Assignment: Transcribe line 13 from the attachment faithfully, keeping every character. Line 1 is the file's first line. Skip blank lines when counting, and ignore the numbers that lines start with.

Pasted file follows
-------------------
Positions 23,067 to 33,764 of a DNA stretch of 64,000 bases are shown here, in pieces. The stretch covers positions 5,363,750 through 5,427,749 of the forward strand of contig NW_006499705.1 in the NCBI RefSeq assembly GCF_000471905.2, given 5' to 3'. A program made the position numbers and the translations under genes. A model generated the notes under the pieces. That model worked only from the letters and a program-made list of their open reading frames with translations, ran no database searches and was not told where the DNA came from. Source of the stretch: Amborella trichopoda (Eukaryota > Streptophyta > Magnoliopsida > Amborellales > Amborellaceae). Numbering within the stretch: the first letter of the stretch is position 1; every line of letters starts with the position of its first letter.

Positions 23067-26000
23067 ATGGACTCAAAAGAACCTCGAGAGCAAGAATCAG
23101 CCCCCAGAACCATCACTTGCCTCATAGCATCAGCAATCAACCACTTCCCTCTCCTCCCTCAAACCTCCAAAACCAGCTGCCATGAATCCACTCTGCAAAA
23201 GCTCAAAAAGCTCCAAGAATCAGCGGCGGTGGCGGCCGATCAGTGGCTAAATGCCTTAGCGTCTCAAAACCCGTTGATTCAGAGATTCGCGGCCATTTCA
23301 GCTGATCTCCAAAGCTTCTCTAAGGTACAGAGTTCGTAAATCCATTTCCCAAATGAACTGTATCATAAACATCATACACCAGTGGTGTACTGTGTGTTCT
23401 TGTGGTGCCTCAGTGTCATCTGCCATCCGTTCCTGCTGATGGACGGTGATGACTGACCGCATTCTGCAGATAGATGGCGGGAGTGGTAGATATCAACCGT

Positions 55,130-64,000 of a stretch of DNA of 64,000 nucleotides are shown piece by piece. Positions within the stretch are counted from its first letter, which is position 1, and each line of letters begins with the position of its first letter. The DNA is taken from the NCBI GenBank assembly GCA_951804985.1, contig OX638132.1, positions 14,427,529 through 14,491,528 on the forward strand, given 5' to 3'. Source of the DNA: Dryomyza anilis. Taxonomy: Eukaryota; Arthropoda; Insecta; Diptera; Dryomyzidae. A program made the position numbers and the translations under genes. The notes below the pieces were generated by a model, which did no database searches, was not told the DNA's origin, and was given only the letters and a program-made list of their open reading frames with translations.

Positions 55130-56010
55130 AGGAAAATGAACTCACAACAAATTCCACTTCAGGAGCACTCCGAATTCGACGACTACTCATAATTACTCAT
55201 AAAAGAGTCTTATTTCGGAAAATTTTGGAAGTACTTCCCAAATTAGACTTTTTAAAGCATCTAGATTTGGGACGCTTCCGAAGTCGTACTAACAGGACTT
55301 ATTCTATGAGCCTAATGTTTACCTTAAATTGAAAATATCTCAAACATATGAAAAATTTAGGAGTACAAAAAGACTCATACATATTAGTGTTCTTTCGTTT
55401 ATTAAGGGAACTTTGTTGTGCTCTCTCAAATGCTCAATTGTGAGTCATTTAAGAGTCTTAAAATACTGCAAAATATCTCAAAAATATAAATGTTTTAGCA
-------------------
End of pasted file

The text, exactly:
55401 ATTAAGGGAACTTTGTTGTGCTCTCTCAAATGCTCAATTGTGAGTCATTTAAGAGTCTTAAAATACTGCAAAATATCTCAAAAATATAAATGTTTTAGCA